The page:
During March Madness several years ago, the InterVarsity Christian Fellowship’s Emerging Scholars Network ran “The Best Christian Book of All Time Tournament.” Beginning with 64 entries, participants voted on a series of paired competitors through elimination rounds. C.S. Lewis’s “Mere Christianity,” a first seed, easily made the Elite Eight, where it handily defeated St. Augustine’s “City of God.” In the Final Four it beat Dietrich Bonhoeffer’s “Cost of Discipleship,” but in the finals it was edged out by Augustine’s “Confessions.”
Not bad. Who else could have gone up against Augustine? And Lewis hadn’t even planned for “Mere Christianity” to be a book. During the dark days of World War II, the writer presented four sets of BBC radio talks on basic Christianity. He had these published in several paperbacks. Not until 1952 did he collect them together under the new title.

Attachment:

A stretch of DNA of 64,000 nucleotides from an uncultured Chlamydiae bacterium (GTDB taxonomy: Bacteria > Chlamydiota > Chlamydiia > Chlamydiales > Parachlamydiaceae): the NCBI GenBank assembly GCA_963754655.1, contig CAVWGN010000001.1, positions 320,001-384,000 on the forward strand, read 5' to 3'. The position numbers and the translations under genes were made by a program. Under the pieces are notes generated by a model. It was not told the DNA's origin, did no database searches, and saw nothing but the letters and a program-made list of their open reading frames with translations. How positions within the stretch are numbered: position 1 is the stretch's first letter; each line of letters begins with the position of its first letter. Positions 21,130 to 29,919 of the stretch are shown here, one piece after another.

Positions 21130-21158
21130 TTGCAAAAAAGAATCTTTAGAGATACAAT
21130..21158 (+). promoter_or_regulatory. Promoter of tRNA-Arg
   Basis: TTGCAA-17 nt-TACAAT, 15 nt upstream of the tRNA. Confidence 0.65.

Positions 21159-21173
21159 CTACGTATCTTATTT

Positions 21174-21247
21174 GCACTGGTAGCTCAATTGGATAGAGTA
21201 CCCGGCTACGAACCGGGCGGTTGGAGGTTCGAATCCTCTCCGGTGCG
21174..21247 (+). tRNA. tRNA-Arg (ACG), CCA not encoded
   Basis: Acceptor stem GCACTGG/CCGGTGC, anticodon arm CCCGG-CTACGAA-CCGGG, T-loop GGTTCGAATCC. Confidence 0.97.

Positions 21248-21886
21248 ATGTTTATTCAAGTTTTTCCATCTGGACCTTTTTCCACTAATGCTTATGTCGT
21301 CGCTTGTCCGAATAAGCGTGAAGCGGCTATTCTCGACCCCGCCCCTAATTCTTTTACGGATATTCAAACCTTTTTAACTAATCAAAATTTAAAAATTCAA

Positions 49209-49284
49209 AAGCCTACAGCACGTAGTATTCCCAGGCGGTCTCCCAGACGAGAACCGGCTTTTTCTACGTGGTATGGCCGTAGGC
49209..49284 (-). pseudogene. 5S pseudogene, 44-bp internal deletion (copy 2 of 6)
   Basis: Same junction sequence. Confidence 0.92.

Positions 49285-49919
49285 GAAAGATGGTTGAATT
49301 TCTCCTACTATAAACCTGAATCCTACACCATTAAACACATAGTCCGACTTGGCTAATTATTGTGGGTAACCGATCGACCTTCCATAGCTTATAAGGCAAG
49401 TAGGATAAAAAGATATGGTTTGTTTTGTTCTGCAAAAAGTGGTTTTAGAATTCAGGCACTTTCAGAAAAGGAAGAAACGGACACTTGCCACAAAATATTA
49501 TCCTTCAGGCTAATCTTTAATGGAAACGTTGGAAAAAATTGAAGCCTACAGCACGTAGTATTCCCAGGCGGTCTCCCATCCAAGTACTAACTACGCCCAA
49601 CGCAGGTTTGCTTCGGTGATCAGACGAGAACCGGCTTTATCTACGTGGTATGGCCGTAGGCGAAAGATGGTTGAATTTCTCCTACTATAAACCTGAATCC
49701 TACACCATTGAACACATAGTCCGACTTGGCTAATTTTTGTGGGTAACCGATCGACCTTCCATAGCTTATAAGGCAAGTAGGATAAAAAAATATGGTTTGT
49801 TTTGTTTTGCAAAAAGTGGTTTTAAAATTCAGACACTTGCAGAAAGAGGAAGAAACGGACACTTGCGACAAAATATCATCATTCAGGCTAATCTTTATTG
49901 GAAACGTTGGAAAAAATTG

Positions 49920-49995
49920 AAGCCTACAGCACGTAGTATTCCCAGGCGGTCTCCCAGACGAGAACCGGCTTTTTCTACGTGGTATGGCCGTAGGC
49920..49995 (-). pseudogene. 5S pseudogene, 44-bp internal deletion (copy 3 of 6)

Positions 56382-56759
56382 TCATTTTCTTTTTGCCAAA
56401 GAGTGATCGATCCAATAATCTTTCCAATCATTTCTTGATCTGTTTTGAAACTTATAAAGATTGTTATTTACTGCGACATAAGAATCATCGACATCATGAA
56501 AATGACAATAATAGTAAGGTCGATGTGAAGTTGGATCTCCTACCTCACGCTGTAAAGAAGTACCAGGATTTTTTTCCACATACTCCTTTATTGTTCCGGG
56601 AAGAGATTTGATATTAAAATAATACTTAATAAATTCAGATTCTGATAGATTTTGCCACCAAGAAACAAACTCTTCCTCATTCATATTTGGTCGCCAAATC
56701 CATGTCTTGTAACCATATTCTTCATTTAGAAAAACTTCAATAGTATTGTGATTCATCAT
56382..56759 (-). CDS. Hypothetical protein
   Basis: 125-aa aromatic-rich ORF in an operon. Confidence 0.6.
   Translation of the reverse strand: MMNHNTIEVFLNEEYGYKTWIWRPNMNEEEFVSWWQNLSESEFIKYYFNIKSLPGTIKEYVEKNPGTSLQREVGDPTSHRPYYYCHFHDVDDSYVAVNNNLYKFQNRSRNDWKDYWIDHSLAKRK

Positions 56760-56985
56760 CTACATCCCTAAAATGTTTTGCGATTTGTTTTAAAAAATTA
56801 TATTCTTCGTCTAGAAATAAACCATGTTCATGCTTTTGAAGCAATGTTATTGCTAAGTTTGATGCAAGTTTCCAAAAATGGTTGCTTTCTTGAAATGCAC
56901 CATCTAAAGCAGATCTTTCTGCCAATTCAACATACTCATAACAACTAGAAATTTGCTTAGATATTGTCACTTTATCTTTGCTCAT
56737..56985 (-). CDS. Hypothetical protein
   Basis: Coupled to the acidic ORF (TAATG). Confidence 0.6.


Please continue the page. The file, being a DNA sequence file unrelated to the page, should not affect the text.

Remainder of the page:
The book always sold well, but in an unusual trend, its popularity has grown with time. Since 2001, “Mere Christianity” has sold more than 3.5 million copies in English. It has been translated into at least 36 languages and is said to be the book that, next to the Bible, educated Chinese Christians are most likely to have read. Its greatest popularity is in the U.S., where it is still read by thoughtful evangelicals, along with thousands of Catholics, Orthodox and mainline Protestants.